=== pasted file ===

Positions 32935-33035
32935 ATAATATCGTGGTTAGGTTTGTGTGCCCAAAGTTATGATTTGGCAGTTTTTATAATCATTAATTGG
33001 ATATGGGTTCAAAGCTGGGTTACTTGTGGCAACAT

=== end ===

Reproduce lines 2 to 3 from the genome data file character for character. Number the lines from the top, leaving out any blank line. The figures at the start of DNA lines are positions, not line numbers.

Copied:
32935 ATAATATCGTGGTTAGGTTTGTGTGCCCAAAGTTATGATTTGGCAGTTTTTATAATCATTAATTGG
33001 ATATGGGTTCAAAGCTGGGTTACTTGTGGCAACAT